Sparking a movement known as the “Al Anbar Awakening,” sheikhs and local leaders in that western province of Iraq have decided that supporting U.S. forces is more in keeping with their interests and the well-being of their people than cooperation with al Qaeda. One of the most tangible and significant signs of their support has been to encourage young men in their tribes to join the Iraqi security forces, particularly the Iraqi police (IP). After more than two years of excruciatingly slow progress, IP recruitment blossomed in 2006 and early 2007, with provincial totals surging from 2,000 officers to the maximum authorized total of approximately 13,000 in just over a year.
And yet the press has given no such account. Recent reports, particularly one broadcast by a CNN correspondent in Baghdad last week, have referred to the enhanced Iraqi Security Forces (ISF) in Al Anbar as militias, attributing progress in Al Anbar to a deal made with the devil (Sunni leaders). The reports claim that coalition forces in Al Anbar are arming Sunni factions that are beyond the control of the Iraqi government or the U.S., and that these “militias” are likely to undermine national unity and security. These reports are one-dimensional, ill-informed, and misleading. To achieve any true understanding, one must have a better view of the whole picture to begin with.
First, the facts: The vast majority of Iraqis who have been recruited, trained, and armed in cooperation with coalition forces in Al Anbar have joined the Iraqi police (funded and controlled by the interior ministry) or the Iraqi army (funded and controlled by the defense ministry). A small percentage have been signed up for local defense forces known as Emergency Response Units, which could reasonably be compared to militias. Even these units have been authorized by the Ministry of the Interior and their activities are monitored by coalition forces.
Emergency Response Units have primarily been created in areas where the IP force had already reached the ceiling authorized by the interior ministry, but additional personnel were deemed necessary to meet that locale’s security needs. Virtually all forms of ISF in Al Anbar are operating in cooperation with coalition forces in the province, are performing with increasing levels of professionalism, and have been instrumental in reducing the influence of al Qaeda in Iraq and the levels of violence in western Iraq.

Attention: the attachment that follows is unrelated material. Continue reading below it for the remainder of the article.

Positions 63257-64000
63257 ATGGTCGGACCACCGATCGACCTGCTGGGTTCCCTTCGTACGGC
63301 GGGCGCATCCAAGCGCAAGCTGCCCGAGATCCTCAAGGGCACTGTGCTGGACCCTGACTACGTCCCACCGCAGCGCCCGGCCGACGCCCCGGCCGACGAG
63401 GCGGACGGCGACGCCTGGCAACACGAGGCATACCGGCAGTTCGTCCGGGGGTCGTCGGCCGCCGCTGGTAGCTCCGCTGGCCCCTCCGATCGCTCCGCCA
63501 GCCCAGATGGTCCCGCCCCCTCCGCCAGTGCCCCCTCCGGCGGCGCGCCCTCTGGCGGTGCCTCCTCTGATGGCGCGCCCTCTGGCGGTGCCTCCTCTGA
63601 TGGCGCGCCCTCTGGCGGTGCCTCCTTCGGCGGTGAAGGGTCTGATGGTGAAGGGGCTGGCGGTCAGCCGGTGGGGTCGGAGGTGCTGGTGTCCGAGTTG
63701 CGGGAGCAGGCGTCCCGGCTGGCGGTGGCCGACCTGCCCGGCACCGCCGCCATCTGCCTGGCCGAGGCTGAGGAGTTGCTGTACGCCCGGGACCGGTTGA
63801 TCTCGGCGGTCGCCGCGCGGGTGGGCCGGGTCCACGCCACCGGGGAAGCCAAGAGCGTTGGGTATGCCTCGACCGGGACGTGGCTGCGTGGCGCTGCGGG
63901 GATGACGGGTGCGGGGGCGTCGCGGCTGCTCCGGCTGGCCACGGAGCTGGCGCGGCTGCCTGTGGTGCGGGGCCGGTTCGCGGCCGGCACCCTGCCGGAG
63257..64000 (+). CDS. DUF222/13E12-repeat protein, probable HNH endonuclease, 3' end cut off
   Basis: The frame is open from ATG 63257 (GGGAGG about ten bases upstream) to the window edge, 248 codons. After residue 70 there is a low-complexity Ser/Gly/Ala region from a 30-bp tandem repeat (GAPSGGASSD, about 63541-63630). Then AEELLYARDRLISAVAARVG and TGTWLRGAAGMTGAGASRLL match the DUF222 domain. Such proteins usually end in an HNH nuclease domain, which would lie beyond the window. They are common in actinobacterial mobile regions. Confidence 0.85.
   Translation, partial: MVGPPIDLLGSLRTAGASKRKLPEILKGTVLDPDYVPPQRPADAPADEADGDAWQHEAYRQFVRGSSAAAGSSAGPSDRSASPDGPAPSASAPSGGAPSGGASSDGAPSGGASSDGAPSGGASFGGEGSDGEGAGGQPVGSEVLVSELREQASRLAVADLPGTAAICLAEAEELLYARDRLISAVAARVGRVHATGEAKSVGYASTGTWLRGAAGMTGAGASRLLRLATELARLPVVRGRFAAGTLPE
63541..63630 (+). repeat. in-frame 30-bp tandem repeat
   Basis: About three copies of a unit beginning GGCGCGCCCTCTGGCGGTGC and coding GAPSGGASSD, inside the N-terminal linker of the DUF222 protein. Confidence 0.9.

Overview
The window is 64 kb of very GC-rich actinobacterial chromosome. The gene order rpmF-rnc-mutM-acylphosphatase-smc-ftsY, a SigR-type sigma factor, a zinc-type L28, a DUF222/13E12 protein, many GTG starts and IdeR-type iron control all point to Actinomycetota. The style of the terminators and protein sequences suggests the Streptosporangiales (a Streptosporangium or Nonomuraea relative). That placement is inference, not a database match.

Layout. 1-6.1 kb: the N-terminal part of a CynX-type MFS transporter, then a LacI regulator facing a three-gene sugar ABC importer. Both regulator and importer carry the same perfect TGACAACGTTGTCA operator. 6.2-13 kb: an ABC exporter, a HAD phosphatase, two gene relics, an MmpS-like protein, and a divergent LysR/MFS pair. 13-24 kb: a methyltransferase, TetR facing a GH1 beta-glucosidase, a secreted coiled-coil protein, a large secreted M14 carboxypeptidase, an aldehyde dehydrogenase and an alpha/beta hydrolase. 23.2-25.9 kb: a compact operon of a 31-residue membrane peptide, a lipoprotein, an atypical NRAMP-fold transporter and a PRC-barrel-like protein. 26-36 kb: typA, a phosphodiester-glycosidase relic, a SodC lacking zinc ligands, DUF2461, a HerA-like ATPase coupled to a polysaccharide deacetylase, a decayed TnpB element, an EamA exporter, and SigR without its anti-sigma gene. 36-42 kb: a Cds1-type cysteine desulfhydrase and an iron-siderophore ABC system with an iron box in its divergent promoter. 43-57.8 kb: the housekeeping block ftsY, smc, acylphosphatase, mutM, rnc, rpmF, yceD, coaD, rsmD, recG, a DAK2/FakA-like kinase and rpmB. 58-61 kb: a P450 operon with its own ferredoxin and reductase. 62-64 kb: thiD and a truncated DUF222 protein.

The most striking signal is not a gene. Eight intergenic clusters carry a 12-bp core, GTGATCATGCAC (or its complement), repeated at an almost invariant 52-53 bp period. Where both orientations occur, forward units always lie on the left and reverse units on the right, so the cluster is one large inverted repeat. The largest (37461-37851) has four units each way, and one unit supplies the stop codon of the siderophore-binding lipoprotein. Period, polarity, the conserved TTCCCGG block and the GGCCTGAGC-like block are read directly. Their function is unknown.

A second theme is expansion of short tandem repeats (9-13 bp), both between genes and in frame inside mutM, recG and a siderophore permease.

Next, the cultural background: Al Anbar is 90-percent Sunni, and nearly all of its local and provincial leaders are Sunni. The central government (Baghdad) is dominated by Shiites. After decades of Sunni domination and the recent reversal of that status quo, neither side trusts the other. Rumors and conspiracy theories about the insidious designs of the other faction run rampant in both Anbar and Baghdad. Some of these rumors are probably true, but a steady diet of information from only one side or the other would give you an extremely skewed perception of reality.
To close the circle, one has to understand that the vast majority of reporters in Iraq operate out of Baghdad. (I encountered a total of three journalists on the ground in Al Anbar in a fourth month span while logging thousands of miles visiting nearly every unit in the province.) Their information is decidedly “Baghdad-centric” and they are unlikely to ever get the perspective of either Marines or Sunni leaders from Al Anbar. What is disturbing is that journalists are repeating what they are being told by Shiite politicians without validating it or making any effort to balance it with other perspectives.
Tremendous progress is being made in improving the security situation in Al Anbar, progress built largely on the shoulders of courageous young Marines, sailors, and soldiers. Effective partnerships with Anbari leaders and security forces have also been a vital part of the equation. To characterize this success as a short-term deal with the devil, as recent reporting has done, is a slap at the young men and women who risk their lives to make a difference every day.
None of this is meant to discount the perspective or concerns of Shiite leaders, but journalists have a duty to get both sides of a story before they report it as fact. I can’t help but wonder — if the reporting on a topic I am familiar with is so replete with errors, how valid is the information being reported on any other topic? Getting the whole picture on this subject should be reminder to us all about the mainstream media’s coverage of Iraq. Caveat emptor.
— Lt. Col. Wheeler is a history teacher and Marine reservist who deployed to Iraq from November 2006 to March 2007 for the Marine Corps History Division. The opinions herein are his alone and should not be construed as those of the United States Marine Corps or Department of Defense.